“While we have already applied these insights to our existing protections, our findings are yet another reminder that we must continuously evolve our defences in order to stay ahead of these bad actors and keep users safe,” it added.

There are some simple steps people can take that make these defences even stronger.

“Visit Google’s Security Checkup to make sure you have recovery information associated with your account, like a phone number, and allow Chrome to automatically generate passwords for your accounts and save them via Smart Lock,” Google cautioned.

[“Source-ndtv”]

Google Pixel 2, Pixel 2 XL Facing Issues With Bundled Headphone Adapters, Some Users Claim

Google Pixel 2, Pixel 2 XL Facing Issues With Bundled Headphone Adapters, Some Users Claim

HIGHLIGHTS

  • The bundled USB Type-C to 3.5mm adapter not working for some users
  • Pixel forum thread consists of numerous users with the same issue
  • Android Oreo update has reportedly not fixed the issue

Woes for Google Pixel 2 and Pixel 2 XL owners seem endless, as multiple users have posted on the Pixel User Community forum about faulty headphone adapters that Google has bundled with both the smartphones.

The Pixel 2 and Pixel 2 XL, both, do not have a 3.5mm headphone jack and Google has bundled a USB Type-C to 3.5mm adapter to help users connect their ‘legacy’ headphones. But, the move seems to have proven ineffective as numerous users are reportedly experiencing audio issues with the adapter.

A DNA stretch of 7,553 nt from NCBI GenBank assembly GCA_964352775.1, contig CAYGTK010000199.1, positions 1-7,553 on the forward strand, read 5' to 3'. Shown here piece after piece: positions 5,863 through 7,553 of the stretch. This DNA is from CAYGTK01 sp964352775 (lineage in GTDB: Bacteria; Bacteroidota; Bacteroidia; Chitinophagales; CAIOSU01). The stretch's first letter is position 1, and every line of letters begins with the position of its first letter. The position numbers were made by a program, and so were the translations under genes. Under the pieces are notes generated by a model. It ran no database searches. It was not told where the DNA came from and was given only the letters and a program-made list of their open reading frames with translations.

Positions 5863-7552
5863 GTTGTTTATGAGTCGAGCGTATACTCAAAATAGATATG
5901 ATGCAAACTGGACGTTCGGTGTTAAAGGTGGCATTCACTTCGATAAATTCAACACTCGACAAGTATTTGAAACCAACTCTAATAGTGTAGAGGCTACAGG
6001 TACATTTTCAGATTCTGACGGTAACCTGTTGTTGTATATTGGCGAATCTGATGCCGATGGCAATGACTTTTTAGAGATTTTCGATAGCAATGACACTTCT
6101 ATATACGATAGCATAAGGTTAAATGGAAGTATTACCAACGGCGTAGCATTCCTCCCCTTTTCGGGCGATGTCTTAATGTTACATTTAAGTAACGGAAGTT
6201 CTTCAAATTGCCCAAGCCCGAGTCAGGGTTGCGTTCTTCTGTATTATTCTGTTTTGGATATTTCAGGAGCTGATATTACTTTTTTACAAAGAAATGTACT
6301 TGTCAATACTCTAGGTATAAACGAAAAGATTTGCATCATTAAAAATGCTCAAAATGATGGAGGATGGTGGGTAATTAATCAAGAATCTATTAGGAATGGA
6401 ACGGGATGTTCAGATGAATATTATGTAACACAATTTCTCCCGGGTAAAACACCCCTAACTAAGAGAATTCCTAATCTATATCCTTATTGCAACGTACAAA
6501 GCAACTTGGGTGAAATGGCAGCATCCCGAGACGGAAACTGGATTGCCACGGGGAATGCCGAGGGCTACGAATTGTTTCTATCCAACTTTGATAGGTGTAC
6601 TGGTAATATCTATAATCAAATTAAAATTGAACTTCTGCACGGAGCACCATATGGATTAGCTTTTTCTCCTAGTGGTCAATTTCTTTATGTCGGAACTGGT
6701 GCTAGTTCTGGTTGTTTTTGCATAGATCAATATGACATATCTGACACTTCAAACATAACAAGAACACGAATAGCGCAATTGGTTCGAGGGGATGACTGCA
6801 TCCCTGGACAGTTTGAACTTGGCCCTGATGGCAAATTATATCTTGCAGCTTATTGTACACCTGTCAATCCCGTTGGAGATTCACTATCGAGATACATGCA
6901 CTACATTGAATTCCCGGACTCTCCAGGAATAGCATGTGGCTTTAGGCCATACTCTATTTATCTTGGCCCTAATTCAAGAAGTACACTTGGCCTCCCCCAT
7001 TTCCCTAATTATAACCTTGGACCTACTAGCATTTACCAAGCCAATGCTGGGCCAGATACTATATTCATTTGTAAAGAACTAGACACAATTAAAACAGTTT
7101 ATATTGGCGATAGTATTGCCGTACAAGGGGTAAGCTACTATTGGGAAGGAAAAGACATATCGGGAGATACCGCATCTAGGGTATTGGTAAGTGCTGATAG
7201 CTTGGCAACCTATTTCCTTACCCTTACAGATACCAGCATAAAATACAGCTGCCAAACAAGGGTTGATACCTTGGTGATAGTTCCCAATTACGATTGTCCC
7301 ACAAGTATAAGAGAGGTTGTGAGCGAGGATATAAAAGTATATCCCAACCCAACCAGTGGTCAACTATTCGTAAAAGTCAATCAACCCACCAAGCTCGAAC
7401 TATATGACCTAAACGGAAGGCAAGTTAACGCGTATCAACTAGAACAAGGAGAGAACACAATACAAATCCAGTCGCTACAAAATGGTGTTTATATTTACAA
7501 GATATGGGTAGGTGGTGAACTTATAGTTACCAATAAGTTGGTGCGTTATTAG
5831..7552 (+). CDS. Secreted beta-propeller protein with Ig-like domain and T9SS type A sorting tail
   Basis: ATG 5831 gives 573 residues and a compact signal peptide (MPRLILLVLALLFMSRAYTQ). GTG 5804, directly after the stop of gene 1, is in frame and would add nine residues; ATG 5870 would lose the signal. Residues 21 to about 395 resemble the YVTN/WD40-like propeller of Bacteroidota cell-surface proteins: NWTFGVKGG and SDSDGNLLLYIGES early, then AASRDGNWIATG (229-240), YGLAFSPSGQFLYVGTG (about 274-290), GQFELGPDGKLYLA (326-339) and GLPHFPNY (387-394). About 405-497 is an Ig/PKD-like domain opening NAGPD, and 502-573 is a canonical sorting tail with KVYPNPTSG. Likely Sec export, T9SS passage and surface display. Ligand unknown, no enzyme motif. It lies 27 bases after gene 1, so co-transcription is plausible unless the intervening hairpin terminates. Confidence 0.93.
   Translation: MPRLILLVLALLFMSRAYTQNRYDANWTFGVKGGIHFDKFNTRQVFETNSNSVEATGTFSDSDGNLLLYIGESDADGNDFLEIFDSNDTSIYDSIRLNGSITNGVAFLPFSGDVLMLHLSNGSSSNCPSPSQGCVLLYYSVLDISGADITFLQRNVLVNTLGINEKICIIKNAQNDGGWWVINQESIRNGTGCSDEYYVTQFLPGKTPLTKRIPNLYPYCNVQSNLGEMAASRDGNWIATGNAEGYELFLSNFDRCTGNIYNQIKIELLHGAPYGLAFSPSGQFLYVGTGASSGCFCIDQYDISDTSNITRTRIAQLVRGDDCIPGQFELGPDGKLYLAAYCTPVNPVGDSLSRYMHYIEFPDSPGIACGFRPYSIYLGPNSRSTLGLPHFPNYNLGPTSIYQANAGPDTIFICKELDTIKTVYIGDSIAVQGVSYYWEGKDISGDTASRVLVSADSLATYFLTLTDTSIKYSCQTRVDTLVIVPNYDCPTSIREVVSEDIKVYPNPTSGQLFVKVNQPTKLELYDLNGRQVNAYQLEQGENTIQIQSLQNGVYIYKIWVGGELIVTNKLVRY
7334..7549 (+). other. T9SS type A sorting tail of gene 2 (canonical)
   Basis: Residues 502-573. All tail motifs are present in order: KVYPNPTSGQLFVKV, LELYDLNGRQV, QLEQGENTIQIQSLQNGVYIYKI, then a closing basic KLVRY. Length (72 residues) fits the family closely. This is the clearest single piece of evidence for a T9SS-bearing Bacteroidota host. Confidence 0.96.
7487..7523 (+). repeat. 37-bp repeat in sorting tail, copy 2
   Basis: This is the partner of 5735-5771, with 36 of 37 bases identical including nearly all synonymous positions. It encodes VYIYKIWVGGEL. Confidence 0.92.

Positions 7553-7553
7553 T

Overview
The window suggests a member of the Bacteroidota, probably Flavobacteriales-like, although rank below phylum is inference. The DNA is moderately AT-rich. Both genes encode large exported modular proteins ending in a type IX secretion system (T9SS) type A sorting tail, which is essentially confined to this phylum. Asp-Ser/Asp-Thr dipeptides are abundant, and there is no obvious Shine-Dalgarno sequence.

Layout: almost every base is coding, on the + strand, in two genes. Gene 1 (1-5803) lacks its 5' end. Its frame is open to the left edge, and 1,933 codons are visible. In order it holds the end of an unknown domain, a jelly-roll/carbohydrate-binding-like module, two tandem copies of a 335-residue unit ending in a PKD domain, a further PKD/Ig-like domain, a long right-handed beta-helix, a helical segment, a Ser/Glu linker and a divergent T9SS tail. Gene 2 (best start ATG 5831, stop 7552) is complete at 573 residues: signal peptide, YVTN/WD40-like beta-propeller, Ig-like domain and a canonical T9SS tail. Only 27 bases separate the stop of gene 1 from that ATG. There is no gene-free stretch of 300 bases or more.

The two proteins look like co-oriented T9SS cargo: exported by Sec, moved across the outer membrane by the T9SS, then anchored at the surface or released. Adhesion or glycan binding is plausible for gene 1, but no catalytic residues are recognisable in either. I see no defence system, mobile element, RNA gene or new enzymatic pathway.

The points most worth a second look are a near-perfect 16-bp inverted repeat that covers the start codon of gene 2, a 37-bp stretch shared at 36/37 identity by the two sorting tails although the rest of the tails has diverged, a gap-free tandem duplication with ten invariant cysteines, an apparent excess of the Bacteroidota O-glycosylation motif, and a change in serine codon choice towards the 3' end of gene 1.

A user with the username ‘Travia336’ started a thread on the Pixel forum, back in October, highlighting this issue and comments filled it soon enough with users complaining about the issue even after two months of the original post.

Some users in the thread have reportedly received functional adapter replacements from Google while some are still waiting for a fix to this unusual issue. Few of the forum users have also offered solutions, one of which involves plugging the adapter into the phone first, then attaching the headphones. Replies to this solution, however, prove that it does not seem to work for most Pixel 2 owners in the thread.

One forum user, with username Nathan K, also suggested troubleshooting the adapter hardware by putting the Pixel 2 in Safe Mode. The user claims that there are some apps that can hijack the audio routing in Android and can cause weird behaviour.

Rebooting the phone, or rather harshly, performing a factory reset seems to be a solution that the majority of the users on the thread found to be effective. Recent comments talked about the issue getting fixed with Android 8.1 Oreo, although it still remained an issue as newer users keep updating the thread with issues in their Pixel 2.

The Pixel 2 and Pixel 2 XL have had their fair share of hardware and software issues ever since launch. From the screen burn-in issue to a clicking sound in the display and audio crashing in portrait mode, the release of the Pixel 2 duo has been filled with controversies related to quality issues. Reports of Pixel 2 XL units shipping without an Android operating system and the Pixel 2 not detecting voice input over Bluetooth are some of the software issues that Google has had to face.

The price of the USB Type-C to 3.5mm headphone adapter was also slashed to $9 (roughly Rs. 580), in October, after uproar related to its original pricing of $20 (roughly Rs. 1,280).

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Google Pixel 2

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[“Source-gadgets.ndtv”]